The dihalomethyl sulphides of formula R--S--CHXX' (Compound A, preceding reaction) are prepared easily by halogenation of the corresponding methylsulphides (R--S--CH3) or of the corresponding thiolformates ##STR6##
The alkyl esters of caronic aldehyde (compound B, previous reaction) are known compounds both in the cis as well as in the trans form.
The pyrethroid compounds of this invention as well as the acids and intermediate esters, are in general isomeric mixtures due to the presence in the molecule of a double bond, of the cylopropyl ring and of asymmetric carbon atoms.
The possibility of starting from a caronic aldehyde already in the cis or trans form, allows to obtain the compounds of formula I exclusively in one of the two forms.
The pyrethroid compounds of this invention exhibit strong insecticide activity against a great number of insect species.
This strong insecticide activity is particularly effective against Musca domestica, Blatta orientalis and Locusta migratoria.
In the following Table 1 there is reported the insecticide activity of compounds according to this invention against some insect species compared with the activity of a known pyrethroid, Permethrin [3-phenoxybenzyl ester of 2,2-dimethyl-3-(β,β-dichlorovinyl)-cyclopropanecarboxylic acid].
The pyrethroid compounds of this invention possess a good persistence of action and with a low toxicity towards warm-blooded animals.
TABLE 1______________________________________Insecticide activity at the indicated doses, expressed as mortalitypercentage. Compound.sup.(1)Insect specie dose A B R______________________________________Macrosiphum e. 0.01 100 100dose (.permill.) 0.001 95 38Leptinotarsa d. 0.05 100 100 100dose (.permill.) 0.01 100Musca d. 0.05 100 100(topical application) 0.01 100 100 70dose (δ/ins.) 0.005 80 20 0.0025 80Blatta o. 0.01 100 75dose (g/m2) 0.005 100 35 0.001 90Locusta m. 0.05 100 0dose (.permill.)______________________________________ Notes to Table 1 .sup.(1) Compound A = cyano-3-phenoxybenzyl ester of (±)trans-2,2-dimethyl-3-(chloro- methylthioE,Z-vinyl)-cyclopropanecarboxylic acid (see Example 3). Compound B = cyano-3-phenoxy-benzyl ester of (±)cis-2,2-dimethyl-3-(chloro-methylthio-E,Z-vinyl)-cyclopropanecarboxlic acid (see Example 5). Compound R = Permethrin [Reference compound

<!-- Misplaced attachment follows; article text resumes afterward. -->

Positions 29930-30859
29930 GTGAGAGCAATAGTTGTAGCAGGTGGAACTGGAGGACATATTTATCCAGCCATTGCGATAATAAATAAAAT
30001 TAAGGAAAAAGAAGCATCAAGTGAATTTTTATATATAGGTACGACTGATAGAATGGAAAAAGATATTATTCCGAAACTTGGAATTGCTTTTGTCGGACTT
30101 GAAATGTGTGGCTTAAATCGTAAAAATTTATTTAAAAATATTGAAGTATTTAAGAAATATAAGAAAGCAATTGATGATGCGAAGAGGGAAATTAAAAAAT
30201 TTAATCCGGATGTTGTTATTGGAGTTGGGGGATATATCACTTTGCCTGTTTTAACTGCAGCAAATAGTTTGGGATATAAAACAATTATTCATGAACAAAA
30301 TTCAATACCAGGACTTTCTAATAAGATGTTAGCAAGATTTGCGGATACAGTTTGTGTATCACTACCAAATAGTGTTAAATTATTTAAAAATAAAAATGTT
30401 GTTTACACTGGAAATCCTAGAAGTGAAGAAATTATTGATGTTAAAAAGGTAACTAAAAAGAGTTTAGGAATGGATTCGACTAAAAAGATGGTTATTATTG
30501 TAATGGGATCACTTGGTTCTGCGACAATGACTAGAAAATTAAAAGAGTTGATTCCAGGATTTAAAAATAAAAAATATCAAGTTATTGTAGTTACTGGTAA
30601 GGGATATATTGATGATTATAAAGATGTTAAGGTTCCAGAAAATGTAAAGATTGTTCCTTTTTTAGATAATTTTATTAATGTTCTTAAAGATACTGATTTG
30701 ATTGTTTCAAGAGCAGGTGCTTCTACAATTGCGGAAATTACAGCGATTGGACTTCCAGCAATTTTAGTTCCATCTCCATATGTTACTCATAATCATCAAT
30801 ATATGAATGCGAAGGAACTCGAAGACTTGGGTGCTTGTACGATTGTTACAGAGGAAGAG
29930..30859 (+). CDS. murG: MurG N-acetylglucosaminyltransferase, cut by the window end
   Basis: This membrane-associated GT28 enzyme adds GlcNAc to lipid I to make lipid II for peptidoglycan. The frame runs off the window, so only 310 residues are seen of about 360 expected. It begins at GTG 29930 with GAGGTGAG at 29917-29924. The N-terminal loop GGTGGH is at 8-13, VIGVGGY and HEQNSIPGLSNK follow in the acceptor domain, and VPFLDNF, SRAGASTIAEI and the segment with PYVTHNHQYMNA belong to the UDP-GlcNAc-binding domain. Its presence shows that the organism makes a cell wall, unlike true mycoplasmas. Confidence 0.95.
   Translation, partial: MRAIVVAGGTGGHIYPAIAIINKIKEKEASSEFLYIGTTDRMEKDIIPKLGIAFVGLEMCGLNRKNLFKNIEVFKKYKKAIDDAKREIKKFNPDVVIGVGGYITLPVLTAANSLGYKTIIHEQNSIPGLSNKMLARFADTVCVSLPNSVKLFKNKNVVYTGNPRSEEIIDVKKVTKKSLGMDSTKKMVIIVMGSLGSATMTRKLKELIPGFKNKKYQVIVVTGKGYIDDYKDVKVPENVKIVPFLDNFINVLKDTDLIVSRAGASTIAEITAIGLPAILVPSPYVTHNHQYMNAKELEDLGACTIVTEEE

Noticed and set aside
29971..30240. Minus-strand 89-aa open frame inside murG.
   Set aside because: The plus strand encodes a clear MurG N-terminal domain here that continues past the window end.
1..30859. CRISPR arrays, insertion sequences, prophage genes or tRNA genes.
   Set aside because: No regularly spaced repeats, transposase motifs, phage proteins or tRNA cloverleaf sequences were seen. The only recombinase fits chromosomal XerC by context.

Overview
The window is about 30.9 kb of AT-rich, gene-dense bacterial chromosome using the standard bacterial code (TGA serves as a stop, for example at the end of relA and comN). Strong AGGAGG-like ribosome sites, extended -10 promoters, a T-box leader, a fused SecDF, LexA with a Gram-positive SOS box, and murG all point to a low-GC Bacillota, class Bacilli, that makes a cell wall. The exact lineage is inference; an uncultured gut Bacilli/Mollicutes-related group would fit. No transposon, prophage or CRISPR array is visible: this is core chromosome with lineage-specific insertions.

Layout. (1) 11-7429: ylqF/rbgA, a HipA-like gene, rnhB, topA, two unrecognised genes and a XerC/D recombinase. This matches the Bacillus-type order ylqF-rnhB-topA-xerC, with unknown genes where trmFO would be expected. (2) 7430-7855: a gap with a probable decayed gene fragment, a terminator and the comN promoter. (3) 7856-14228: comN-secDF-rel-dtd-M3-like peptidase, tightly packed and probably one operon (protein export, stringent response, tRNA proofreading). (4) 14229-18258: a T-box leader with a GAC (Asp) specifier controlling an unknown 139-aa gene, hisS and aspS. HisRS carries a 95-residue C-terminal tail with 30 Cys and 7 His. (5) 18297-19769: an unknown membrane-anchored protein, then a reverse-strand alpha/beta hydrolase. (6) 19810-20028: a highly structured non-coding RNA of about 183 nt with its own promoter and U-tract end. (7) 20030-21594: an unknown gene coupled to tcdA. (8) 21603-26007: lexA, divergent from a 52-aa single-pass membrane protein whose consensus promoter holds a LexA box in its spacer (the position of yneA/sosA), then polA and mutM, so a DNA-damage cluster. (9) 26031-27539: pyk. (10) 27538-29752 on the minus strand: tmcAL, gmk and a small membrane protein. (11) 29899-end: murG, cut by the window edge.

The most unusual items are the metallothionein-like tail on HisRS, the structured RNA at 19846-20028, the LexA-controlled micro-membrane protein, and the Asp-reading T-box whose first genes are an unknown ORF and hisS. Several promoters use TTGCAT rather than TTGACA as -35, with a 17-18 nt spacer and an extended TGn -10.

The insecticide compounds of general formula I (in which Y=OR") may be applied to a zone where insect control is desired both as technical materials or as suitable compositions or formulations.
Suitable compositions comprise an insecticide compound of formula I as active ingredient in combination with one or more suitable inert carriers and/or surface active agents, and optionally other active compounds such as other insecticides, acaricides, nematocides etc.
Suitable formulations include granules, dusts, wettable powders, emulsifiable concentrates, solutions, dispersions and the like.
The active ingredient may be present in a suitable composition at a concentration of from 0.1% to 99% by weight.
While the application rate of the formulations varies widely depending on the type of formulation, the active compound, the mode of application and the environment, an effective insecticidal amount of the active principle must be applied and the practical rate may vary in the range of 0.01 to 3 Kg/hectare.
In order to even further illustrate this invention, in the following are given a number of examples.
To a mixture of:
2.7 g (0.016 mols) of trans-caronic aldehyde (ethyl ester),
3.2 g (0.02 mols) of 1,1-dichloro-dimethylsulphide (CH3 --S--CHCl2),
0.2 g of triethyl-benzyl-ammoniumchloride,
4.3 g (0.016 mols) of triphenylphosphine,
20 ml benzene,
were admixed, under vigorous stirring, 6 ml of an aqueous solution of 50% NaOH.
The reaction proved exothermic and the temperature was allowed to rise slowly up to 40° C. in 15 minutes; after which it was refrigerated externally by means of a cooling bath, maintaining the temperature at 40° C. for about 4-5 minutes. Thereupon the mixture was allowed to cool down to room temperature. Then there were added 40 ml of benzene and 20 ml of water. The organic phase was separated, anhydrified with anhydrous Na2 SO4 and then was filtered. The solvent was removed under vacuum and the residue (thick oil, 8.7 g) was diluted with ethyl ether (50-60 ml). Then there was separated the triphenylphosphine oxide which was then removed by filtering. The etheral solution, to which had been added 20 ml of n.hexane, was allowed to percolate through a 5 cm layer of silicon gel, in order to eliminate the tarry residues, whereafter the solvent was removed under vacuum.